#2. Bhopal, by Joanna Sherman, USA

Theme: Truth subverted and justice denied

This tragic drama was so close to the real events in Bhopal after the establishment of a pesticide plant there and its subsequent implosion that the audience had to frequently  remind themselves that it was indeed a theater in Kathmandu and not a burnt city in India. Much has been talked and written about the tragedy itself when tonnes of toxic gases leaked out of the plant on 2-3 December 1984, even though justice for the victims is something that has been denied to date. The play, however, goes deeper than the leak itself to explore what exactly the entire pesticide plant in Bhopal was about, from the very beginning.
Snapshot from Bhopal: the bereaved mother with malformed child; the UC chief in India and his living partner.
(Photo by Michael McGuigan, Natya Bharati, an Indian-American theater company based in Montgomery. Published under fair use policy)


The fundamental flaw of the whole project was that a plan to boost the fortunes of Union Carbide by low-cost production in an Indian plant (where authorities could be bribed or hoodwinked and the loopholes in the system used easily) was sold to the people as the magic wand that would wipe out poverty by boosting agricultural production with the use of heavenly pesticides. As the lethal environmental impacts of the pesticides became clearer making people weary and alarmed, a highly organized program of subterfuge was put in place selling the argument that it was poverty and poor hygiene that was really killing livestock and people and not the pesticide. The poignant tale of Zareena, a congenitally malformed child forms the backbone of the narrative of the play. When a Canadian doctor doing research on impacts of the pesticide offers Zareena’s mother to take her to Canada for treatment, the chief of Carbide in India awakes to the dire possibility of letting the world know how disastrous the plant in India has become for the local population.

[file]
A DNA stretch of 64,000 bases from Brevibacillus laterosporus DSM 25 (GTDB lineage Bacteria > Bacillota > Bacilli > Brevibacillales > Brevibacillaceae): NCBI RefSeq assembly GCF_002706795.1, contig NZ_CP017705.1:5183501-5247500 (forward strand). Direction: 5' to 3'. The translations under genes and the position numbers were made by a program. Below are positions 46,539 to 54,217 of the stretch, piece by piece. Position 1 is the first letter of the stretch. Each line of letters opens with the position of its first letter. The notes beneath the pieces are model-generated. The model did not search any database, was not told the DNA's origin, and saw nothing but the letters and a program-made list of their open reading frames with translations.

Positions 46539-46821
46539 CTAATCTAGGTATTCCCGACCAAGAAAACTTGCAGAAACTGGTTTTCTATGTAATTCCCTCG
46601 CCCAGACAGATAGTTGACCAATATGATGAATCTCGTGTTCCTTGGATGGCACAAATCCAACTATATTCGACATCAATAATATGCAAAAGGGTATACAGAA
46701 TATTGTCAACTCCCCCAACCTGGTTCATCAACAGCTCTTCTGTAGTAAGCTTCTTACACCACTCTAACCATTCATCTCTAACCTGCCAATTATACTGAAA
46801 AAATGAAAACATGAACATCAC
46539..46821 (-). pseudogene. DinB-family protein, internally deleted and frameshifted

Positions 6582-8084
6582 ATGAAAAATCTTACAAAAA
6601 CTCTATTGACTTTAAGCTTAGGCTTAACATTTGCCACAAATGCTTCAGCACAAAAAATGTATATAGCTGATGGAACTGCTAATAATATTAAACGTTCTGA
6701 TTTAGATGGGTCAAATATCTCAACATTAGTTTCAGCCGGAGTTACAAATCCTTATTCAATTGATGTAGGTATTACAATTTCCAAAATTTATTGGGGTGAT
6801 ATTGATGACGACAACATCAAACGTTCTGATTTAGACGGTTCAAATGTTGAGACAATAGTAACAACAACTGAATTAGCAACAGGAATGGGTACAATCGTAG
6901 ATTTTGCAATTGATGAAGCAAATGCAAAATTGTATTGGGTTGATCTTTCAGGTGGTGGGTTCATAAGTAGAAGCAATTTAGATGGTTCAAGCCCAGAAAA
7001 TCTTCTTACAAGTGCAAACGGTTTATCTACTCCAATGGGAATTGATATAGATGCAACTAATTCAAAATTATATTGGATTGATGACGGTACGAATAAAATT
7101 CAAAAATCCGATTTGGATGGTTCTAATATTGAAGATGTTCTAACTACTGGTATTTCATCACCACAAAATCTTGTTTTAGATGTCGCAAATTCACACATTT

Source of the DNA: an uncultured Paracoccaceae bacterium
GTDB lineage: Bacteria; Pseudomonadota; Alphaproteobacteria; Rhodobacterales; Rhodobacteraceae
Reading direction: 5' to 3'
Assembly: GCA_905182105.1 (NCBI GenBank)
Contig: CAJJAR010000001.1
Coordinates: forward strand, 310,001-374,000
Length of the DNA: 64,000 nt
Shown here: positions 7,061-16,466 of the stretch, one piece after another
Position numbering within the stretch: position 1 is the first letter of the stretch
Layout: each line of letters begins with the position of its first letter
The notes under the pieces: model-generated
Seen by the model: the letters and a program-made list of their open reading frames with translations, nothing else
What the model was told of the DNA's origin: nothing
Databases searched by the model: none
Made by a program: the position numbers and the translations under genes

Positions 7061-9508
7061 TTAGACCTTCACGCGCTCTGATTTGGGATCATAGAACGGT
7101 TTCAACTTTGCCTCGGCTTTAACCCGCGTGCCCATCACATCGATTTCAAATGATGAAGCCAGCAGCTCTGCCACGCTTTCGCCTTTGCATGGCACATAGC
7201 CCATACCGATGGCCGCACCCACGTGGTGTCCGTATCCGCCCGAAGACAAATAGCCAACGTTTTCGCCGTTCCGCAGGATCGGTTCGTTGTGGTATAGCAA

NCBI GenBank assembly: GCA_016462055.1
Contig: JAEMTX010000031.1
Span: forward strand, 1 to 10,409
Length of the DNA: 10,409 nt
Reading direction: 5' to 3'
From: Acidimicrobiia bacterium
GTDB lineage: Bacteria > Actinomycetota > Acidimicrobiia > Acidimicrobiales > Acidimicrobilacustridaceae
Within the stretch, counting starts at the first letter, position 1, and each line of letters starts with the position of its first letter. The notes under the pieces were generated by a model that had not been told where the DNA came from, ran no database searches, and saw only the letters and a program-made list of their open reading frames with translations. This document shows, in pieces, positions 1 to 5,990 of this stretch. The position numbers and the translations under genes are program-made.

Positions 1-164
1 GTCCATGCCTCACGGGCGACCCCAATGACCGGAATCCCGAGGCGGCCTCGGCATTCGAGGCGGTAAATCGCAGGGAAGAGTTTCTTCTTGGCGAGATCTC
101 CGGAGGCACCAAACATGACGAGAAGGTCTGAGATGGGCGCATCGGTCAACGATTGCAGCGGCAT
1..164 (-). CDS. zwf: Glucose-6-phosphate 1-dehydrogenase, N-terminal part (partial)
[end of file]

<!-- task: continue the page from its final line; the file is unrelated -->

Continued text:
He then uses his corporate skill to deal with the situation: he convinces the mother that her baby is being taken to Canada to display her malformations and to bring shame on the mother, not to treat her. The doctor, astounded by the mother’s sudden turnaround and refusal to confide to her, gets the second shock when she is arrested for planning to kidnap two Indian nationals.

At the end of the play, the chief of Carbide in India find himself in real trouble when the unwanted pregnancy of his employee and living partner appears to have a solid possibility of giving birth to a malformed child after the partner has earlier refused his advice to abort it. Blinded during the disaster and likely conceived with a malformed child, a promising employee at Carbide (who had earlier been the part of propaganda campaign to sell the corporate version of what all the pesticide was about) now comes to suffer a fate parallel to that of Zareena’s mother, a victim from the beginning. And the play ends with the poignant union of the two victims.

#1. Court Martial, by Anup Baral, Actors Studio

Theme: (Poetic) justice

This extraordinary play written by Swadesh Deepak is one of the most profound and appealing narrative of all time in theatrical history of Nepal, and probably in the subcontinent through various performances in India. Though intended to explore the depths of human interaction between the unequals with the oppressive hierarchy in the Indian army as the setting, the play was brilliantly adapted for a parallel scenario in Nepal army.